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2019 Fantasy Football Profile: Kerryon Johnson

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Kerryon Johnson 2019 Fantasy Football Profile

This is the 2019 Fantasy Football profile for Kerryon JohnsonThis profile was created on 06/02/2019 and reflects their current value and predicted 2019 fantasy football performance. This profile may be updated if significant changes occur during the pre-season that affects their 2019 fantasy football value. This profile also may be updated periodically throughout the 2019 season, to keep you updated.

Current ADP: 42nd Overall, 20th RB

Current Ranking: 14th RB

You can find all Redraft Running Back Rankings HERE

Value: Buy

Past Production

YearGamesCarriesRush YardsYPCRecsRec YardsTotal TDs

Kerryon Johnson became the first Lions Running Back to rush for 100 yards in a game since Reggie Bush accomplished that feat in 2013. He played in the first 10 games of the season before being placed on Injured Reserve after week 10. During those first 10 games, he averaged 5.4 yards per carry and was becoming a solid member of the passing game. Averaging his 10 game pace over the course of a healthy season, KJ would have been the RB16 in half point PPR leagues. He would have rushed for 1025 yards, 51 receptions for 340 yards, and 6 overall touchdowns. Considering that he was not utilized as the lead back until week 3 and still shared the role throughout the season, he could realistically see RB1 stats after a healthy 2019 season.

It is believed by some that Kerryon Johnson was placed on IR only because the Lions had already been eliminated from playoff contention. His injury did not require surgery. Instead, the Lions protected their investment with the anticipation of returning strong for the 2019 campaign.

Offseason Changes

The Detroit Lions have made it clear that they intend to be a running team in 2019. They have made a handful of offseason moves to solidify those intentions. They added Oday Aboushi to their offensive line. He is a slight upgrade at the Right Guard position and a positive motion for the 2019 run game.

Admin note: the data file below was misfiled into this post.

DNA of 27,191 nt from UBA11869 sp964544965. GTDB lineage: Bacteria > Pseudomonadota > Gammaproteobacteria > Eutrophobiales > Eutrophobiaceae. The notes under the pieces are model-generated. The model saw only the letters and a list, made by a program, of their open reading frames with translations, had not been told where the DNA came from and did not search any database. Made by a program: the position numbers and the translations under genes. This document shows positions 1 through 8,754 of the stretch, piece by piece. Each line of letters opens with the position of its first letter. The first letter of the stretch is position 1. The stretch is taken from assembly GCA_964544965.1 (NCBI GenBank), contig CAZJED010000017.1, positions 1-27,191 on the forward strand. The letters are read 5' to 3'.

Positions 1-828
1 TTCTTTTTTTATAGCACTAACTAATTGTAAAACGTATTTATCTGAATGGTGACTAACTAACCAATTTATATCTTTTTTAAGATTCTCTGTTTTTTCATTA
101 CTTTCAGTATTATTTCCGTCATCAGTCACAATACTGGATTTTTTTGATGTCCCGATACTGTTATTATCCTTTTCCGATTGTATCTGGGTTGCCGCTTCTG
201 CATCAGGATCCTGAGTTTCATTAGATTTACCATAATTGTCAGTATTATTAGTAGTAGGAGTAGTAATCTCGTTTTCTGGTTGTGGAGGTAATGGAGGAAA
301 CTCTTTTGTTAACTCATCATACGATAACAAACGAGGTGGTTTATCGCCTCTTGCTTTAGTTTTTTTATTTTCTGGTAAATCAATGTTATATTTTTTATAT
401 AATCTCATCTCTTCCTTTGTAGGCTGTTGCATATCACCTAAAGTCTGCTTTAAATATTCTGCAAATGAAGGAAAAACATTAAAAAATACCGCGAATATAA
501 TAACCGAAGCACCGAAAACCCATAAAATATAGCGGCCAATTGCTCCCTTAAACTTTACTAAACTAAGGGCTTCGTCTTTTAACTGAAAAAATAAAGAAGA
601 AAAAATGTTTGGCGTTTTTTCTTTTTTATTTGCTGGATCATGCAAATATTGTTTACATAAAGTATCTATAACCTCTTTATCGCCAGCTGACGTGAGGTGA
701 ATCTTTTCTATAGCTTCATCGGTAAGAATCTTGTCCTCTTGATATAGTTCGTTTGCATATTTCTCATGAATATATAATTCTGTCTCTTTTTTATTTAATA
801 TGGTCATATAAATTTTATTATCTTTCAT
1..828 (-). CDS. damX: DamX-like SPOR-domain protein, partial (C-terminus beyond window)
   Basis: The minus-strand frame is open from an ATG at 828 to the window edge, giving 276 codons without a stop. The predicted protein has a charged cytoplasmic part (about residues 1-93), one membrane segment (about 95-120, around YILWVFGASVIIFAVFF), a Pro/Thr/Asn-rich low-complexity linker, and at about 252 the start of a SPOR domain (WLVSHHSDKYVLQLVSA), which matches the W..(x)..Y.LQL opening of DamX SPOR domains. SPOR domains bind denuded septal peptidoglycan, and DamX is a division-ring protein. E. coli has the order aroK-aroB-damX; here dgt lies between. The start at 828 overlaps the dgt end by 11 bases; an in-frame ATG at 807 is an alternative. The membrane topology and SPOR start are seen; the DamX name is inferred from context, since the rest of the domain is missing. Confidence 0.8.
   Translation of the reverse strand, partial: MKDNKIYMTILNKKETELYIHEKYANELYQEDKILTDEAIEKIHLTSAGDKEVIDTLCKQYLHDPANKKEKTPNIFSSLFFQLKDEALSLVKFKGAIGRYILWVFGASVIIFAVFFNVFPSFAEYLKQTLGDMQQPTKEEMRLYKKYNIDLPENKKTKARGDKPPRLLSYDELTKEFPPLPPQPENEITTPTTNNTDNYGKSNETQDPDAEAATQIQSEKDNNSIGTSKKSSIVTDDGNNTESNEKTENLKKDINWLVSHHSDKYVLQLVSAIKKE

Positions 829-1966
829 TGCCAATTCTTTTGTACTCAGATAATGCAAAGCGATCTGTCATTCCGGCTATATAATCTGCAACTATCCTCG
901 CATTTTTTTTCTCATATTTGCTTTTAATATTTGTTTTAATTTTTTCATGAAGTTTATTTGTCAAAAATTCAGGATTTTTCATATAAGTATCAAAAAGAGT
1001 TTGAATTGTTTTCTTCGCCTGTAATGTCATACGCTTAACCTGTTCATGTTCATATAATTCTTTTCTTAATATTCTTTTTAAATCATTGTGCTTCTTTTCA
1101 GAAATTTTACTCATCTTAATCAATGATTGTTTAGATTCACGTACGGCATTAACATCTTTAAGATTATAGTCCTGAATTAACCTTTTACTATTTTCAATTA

In the 2019 NFL Draft, the Detroit Lions selected TJ Hockenson with the 8th overall pick. Hockenson is a known blocker and massive offensive piece. Not only could he strengthen the run game through his blocking ability, but will also come in handy for RB dump offs; Kerryon Johnson looks to continue his decent production through the passing game. The Lions also added Tight End Isaac Nauta in the draft and signed free agent Jesse James from the Pittsburgh Steelers.

LaGarrette Blount is an unrestricted free agent after his one year contract in 2018. He will not be returning to the Lions. Instead, the Lions signed free agent C.J. Anderson after a rather impressive stint with the Los Angeles Rams as well as an unimpressive stint with the Carolina Panthers in 2018. Theo Riddick is in the final year of his contract and could, conceivably, be cut for very little dead cap. Zach Zenner has already been re-signed to a one year deal but will not be a threat to the lead role.

2019 Outlook

Between the Lions announcement that they will be a running team, the additions at the offensive line, not re-signing Blount, and avoiding surgery after the 2018 knee sprain, Kerryon Johnson looks to be the primary focus for running down work. His usage in the passing game last season only improves his outlook.

The addition of C.J. Anderson can, understandably, give some fantasy analysts pause. The use of Blount in 2018 when it didn’t make sense could lead you to believe that Anderson will eat into a large number of Kerryon’s carries. Let this be a reminder that Anderson will not take receptions away from Kerryon Johnson. He will largely be used to spell Kerryon as needed and as an insurance policy in case of injury. Anderson was formerly known for his pass blocking skills. This could help rest Kerryon Johnson and conceivably prevent risk of injury. Mark my words, Kerryon Johnson will not lose a large chunk of his touches to C.J. Anderson.

I’m realistic, as well. Kerryon Johnson could be in a bad situation if the Lions fall behind early in their games and they have to move away from the running game. His abilities in the passing game keep me from being too scared, though.

I’m excited to see his production in the coming year. If his current ADP in the middle of the fourth round stands, I can guarantee that he will be on many of my redraft teams when I reach at the end of the 3rd or the beginning of the fourth and reap the rewards of his talent and usage.

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